Depending on your venue, there are certain dress codes and presentation which are deemed acceptable. Many public houses are quite happy for you to perform without a change of outfit for the complete performance, however most cabaret clubs expect a change of outfit per set (or spot). Although your performance may be suited to a more modern era, and perhaps looks quite suitable for performance in jeans and T-shirt, there a still a number of customers, concert secretaries and committee members that would deem this dress code inappropriate for a cabaret performance. This is not to say that they are right or wrong, however, as we mentioned earlier acceptance within the music industry is often based on people's expectations and preferences.

A re-booking can hinge as much on presentation as vocal talent. An important thing to remember is that when you receive a booking you are undertaking a form of employment, and may at times be expected to dress in a way which you do not feel most comfortable. This is quite a similar situation to a male office worker who is required to wear a shirt and tie. If in doubt, always contact the venue first. This not only raises the chance of a re booking, it also shows a willingness to please.

We hope this brief information has been of some use, and will soon be featuring more articles concerning equipment purchase and other relevant features. Good luck with your future performances, and most of all...enjoy.
 

Singing - Finding Work

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Finding Work

Once you have purchased the necessary equipment, and have enough material to provide approximately 2 hours entertainment (most spots are usually 2 x 45 minutes in length or 3 x 30 minutes - the extra 30 minutes of tracks are necessary for times when you may be expected to sing a few extra numbers at the end of your performance), the next step will be to find enough work to either earn a sustainable income or use as additional income. There are numerous ways to increase your booking potential - some are surprisingly inexpensive and others require a substantial amount of time and effort, for which there may be no guarantee. We shall cover the possibilities as follows :-

Entertainment Agencies

One of the most common methods for finding work is to use an Entertainment Agency. These can be considered similar to an Employment Agency. The agency will try to find work for you, for which there is usually a commission fee payable. There are many agencies to choose from, each having their own criteria. Varying commission rates are charged amongst different agencies, and also some are VAT Registered (meaning that you may be required to pay commission plus VAT). A decision to use an agency should not be based on these factors alone, but should be based on the overall package. One agency may charge a higher rate of commission than another, however if they are able to find you more work at better venues, or with venues that pay a higher fee for the artistes, then this can be beneficial.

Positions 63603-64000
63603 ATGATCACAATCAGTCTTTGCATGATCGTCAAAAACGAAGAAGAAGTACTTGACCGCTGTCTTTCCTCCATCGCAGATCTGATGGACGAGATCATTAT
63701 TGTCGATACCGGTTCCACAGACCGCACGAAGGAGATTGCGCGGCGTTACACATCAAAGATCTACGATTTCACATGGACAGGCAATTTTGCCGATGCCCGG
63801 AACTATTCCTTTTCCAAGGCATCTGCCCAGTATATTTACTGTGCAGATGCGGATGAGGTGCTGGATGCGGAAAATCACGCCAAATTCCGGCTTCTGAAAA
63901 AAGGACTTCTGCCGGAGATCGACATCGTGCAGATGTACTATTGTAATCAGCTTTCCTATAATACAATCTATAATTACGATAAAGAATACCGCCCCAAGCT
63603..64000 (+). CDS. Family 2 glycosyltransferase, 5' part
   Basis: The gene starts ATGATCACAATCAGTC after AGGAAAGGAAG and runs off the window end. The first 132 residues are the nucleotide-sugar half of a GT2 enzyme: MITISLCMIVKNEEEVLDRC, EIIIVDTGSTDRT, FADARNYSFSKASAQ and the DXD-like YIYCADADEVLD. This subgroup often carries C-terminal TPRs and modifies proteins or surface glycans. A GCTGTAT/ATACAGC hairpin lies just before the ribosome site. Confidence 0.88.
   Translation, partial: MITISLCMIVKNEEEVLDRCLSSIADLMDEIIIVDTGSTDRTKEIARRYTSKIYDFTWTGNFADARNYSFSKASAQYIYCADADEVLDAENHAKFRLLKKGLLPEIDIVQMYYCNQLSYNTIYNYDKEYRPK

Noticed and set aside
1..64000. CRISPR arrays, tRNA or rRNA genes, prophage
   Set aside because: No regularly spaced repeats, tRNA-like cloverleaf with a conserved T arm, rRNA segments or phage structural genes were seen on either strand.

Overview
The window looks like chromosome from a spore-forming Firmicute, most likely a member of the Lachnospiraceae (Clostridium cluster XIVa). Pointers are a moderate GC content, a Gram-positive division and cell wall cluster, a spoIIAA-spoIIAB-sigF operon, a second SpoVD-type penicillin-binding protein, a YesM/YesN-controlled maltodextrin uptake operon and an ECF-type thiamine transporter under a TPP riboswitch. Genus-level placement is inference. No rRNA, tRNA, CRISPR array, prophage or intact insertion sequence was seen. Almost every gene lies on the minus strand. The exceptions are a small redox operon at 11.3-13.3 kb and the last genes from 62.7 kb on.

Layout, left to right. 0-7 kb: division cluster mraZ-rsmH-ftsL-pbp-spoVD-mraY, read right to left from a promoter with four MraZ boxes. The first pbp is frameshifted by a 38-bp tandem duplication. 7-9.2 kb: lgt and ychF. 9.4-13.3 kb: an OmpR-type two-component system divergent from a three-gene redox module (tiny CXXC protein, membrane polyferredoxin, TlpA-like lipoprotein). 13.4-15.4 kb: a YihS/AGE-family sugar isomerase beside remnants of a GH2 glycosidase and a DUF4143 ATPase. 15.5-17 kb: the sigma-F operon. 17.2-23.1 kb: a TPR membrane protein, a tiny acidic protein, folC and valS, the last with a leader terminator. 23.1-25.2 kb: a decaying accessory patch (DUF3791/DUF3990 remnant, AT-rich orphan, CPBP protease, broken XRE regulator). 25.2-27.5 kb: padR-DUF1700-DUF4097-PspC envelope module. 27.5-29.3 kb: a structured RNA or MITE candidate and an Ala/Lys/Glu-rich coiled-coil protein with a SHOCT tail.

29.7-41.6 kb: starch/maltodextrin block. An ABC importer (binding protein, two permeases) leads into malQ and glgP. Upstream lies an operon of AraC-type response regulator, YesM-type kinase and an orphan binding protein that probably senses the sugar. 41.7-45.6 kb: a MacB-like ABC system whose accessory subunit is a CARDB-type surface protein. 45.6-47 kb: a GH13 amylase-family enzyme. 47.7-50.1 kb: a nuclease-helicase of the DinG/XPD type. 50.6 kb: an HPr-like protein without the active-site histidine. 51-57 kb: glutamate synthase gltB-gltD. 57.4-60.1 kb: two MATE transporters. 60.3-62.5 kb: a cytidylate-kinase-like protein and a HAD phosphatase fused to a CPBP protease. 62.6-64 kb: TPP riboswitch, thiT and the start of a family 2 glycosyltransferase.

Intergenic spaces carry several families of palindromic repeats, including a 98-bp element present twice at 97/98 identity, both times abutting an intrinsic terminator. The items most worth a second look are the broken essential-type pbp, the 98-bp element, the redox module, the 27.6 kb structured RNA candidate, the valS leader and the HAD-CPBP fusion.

An important point to consider is the area in which an agency operates; are the venues likely to be within a reasonable travelling distance from your location? If not it is important to consider the additional fuel expenses which may be incurred when travelling to the venue.
Contact as many agencies as you think appropriate - many do not charge for registration. Some may wish to see you perform at either an audition show or a local venue before they will offer work. This can only be deemed acceptable as the reputation of the agency is at stake - and it will be the agency that is contacted by the venue if the entertainment was unsatisfactory.

Audition Shows

A good way to showcase your talents is to attend audition shows. These are held by various agencies or concert secretaries - details of which can usually be found in local music/entertainment brochures. It is quite common for the artiste/s to perform a few tracks on a no-fee basis. This may seem a little harsh, however this does give everyone a chance to see a sample of your performance prior to a booking. There may be a number of landlords and concert secretaries at your audition show, therefore the few free numbers you have performed may turn out to be extremely worthwhile. If you do not receive a booking do not worry, there can be many reasons. Some people are especially looking for duos as opposed to individual vocalists etc. Try to use the audition as a learning experience - you will have gained some invaluable experience of performing on stage, in front of a live audience.

Talent Competitions

Although you are now looking for professional work, it can be important not to overlook advertised talent competitions. These can be extremely useful as there are usually music-related people attending these events. As an example, I recently attended a talent competition whereby one of the judges owned a vocal recording studio. The prize on offer was a studio session to produce your own CD. Steve's Trax sponsored the event providing free backing tracks, therefore the winners received quite a lucrative prize. The venues which host these events usually are involved in entertainment, therefore there is also a chance of receiving a booking.

Promote Yourself